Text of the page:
Germany

Update COVID-19 and cross-border employment: agreements with Germany and France extended

29 June 2020

As mentioned in our newsflash of 24 June 2020 the agreements concluded between Belgium and the Netherlands/Luxembourg, which implement a mutual “force majeure tolerance” for cross-border workers in relation to COVID-19 (travel) restrictions, were extended until 31 august 2020. We anticipated that a similar extension would become applicable for the agreements between Belgium and Germany/France).

Update COVID-19 and cross-border employment: agreements with Germany and the Netherlands extended

2 June 2020

As announced in our previous newsflashes, Belgium has concluded several agreements with almost all of our neighboring countries (i.e. Germany, the Netherlands, France and Luxembourg). These agreements implement a mutual force majeure tolerance for cross-border employees in relation to the COVID-19 (travel) restrictions. Based on the specific Belgian-German agreement of 6 May 2020, if certain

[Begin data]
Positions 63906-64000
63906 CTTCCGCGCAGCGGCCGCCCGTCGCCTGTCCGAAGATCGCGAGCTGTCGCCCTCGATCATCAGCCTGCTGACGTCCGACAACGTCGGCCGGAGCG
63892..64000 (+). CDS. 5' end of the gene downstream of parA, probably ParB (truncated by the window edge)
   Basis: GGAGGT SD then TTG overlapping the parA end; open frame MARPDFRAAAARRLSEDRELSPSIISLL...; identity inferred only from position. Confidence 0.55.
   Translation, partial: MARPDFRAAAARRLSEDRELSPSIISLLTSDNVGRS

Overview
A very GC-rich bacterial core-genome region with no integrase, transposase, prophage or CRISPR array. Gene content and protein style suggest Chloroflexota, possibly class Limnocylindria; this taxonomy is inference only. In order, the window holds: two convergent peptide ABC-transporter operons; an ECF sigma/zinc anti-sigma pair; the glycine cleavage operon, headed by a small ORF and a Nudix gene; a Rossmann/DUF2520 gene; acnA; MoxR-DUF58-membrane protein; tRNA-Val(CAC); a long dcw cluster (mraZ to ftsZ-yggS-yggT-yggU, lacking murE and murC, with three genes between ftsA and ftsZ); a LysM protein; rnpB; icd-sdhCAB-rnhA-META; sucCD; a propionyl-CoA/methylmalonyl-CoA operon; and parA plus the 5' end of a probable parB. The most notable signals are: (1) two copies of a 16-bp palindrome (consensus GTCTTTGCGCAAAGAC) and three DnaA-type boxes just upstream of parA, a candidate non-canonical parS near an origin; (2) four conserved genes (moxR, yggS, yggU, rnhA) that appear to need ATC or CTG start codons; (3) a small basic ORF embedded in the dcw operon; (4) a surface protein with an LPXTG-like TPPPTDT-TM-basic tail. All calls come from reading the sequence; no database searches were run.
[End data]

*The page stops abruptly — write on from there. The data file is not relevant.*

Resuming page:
COVID-19: the Netherlands and Germany reach agreement on “force majeure” tolerance for cross-border employment

15 April 2020

The Netherlands and Germany came to the agreement that the coronavirus (‘COVID-19’) pandemic is a “situation of force majeure” and that the measures taken in response to the pandemic can lead to substantial uncertainty with respect to the tax position of cross-border workers. In this context, both countries have reached a mutual agreement (effective as from 11

The latest developments on the country by country reporting requirements in Capital Requirements Directive IV

28 August 2013

This Newsflash summarises the developments from the past 3 months and our current understanding of the issues and uncertainties created by Article 89. Recent developments It is now confirmed that HM Treasury (‘HMT’) will be the body responsible for transposing Article 89 into UK domestic legislation rather than the Prudential Regulatory Authority. With an implementation

Germany – New legislation on taxation of portfolio dividends and introduction of refund procedure – impact on Fokus Bank claims

19 February 2013

Background In October 2011 (case C-284/09) the CJEU held that the German taxation of portfolio dividends paid to non-resident shareholders was not in line with the free movement of capital (see NA 2011-013). The judgment left Germany the choice between rendering all portfolio dividends (i.e. those paid to residents and non-residents) chargeable to corporation tax